One of the key tenets of OER is the concept of learner self-sovereignty, which allows students to have power over their credentials while maintaining the trust associated with the credential issuer. Self-sovereignty is often exercised through digital wallets that allow the learner to store and share their credentials in a way relevant to the career opportunity they are exploring. Thus, interest in issuing and consuming verified digital learning credentials has found a solid footing.

CLR Challenges

The adoption of CLR and the allocation of resources to develop and implement a broader expression of learner success is an extension of existing transcription concepts and practices, but it also challenges traditional notions of what was a transcript. For many good reasons, including credibility, consistency, and interoperability, higher education has relied on the transcript as the official record of a student’s academic history. The reality is that transcription remains the coin of the kingdom and still serves as a fundamental professional reference for many jobs. The challenge is to retain the important features of academic records while recognizing the opportunity for innovation.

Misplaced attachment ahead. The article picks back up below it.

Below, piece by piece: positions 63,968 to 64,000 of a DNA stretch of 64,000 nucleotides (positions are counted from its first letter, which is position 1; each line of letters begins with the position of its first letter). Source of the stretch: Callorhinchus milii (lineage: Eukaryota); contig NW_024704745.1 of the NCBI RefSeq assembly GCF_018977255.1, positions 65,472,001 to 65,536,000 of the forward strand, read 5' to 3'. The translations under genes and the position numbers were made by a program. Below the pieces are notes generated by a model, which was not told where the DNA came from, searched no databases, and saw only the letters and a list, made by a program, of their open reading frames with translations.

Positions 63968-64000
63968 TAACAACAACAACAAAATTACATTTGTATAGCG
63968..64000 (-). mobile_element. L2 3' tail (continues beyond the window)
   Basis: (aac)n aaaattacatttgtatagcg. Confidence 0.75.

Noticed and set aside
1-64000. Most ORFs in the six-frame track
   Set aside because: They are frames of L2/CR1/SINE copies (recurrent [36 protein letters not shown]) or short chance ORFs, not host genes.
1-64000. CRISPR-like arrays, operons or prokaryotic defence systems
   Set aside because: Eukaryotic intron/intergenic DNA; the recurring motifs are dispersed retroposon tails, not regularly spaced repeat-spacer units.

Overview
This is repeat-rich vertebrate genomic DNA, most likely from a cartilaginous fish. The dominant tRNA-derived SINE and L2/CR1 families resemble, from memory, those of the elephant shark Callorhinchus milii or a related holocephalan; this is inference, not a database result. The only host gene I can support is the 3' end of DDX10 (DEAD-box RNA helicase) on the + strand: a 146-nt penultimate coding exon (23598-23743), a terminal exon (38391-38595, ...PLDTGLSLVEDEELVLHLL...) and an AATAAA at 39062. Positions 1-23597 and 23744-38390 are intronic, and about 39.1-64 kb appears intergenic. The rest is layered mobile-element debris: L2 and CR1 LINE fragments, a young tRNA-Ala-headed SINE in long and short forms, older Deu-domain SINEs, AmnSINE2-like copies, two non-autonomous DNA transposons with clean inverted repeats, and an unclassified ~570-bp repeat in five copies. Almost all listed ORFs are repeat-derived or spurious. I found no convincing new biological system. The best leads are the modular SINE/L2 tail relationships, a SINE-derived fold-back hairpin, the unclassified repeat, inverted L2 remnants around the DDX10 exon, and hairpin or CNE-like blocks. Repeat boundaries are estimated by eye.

We have identified four challenges that most institutions face when considering innovating with learner records.

  1. In most cases, the CLR is not intended to replace the transcript, so institutions need to explore and reframe the value propositions to the institution by viewing the work primarily as a service to its students. A common argument against adopting CLR is the lack of demand from other higher education institutions and the labor market, but this is rapidly changing as employers and schools innovate.
  2. Another challenge is a perceived (and sometimes actual) increased workload borne by faculty, instructors, and staff to assess, collect, and maintain the learning outcomes that underpin these new types of records. Functional requirements and responsibilities should be addressed openly early in the CLR planning discussion.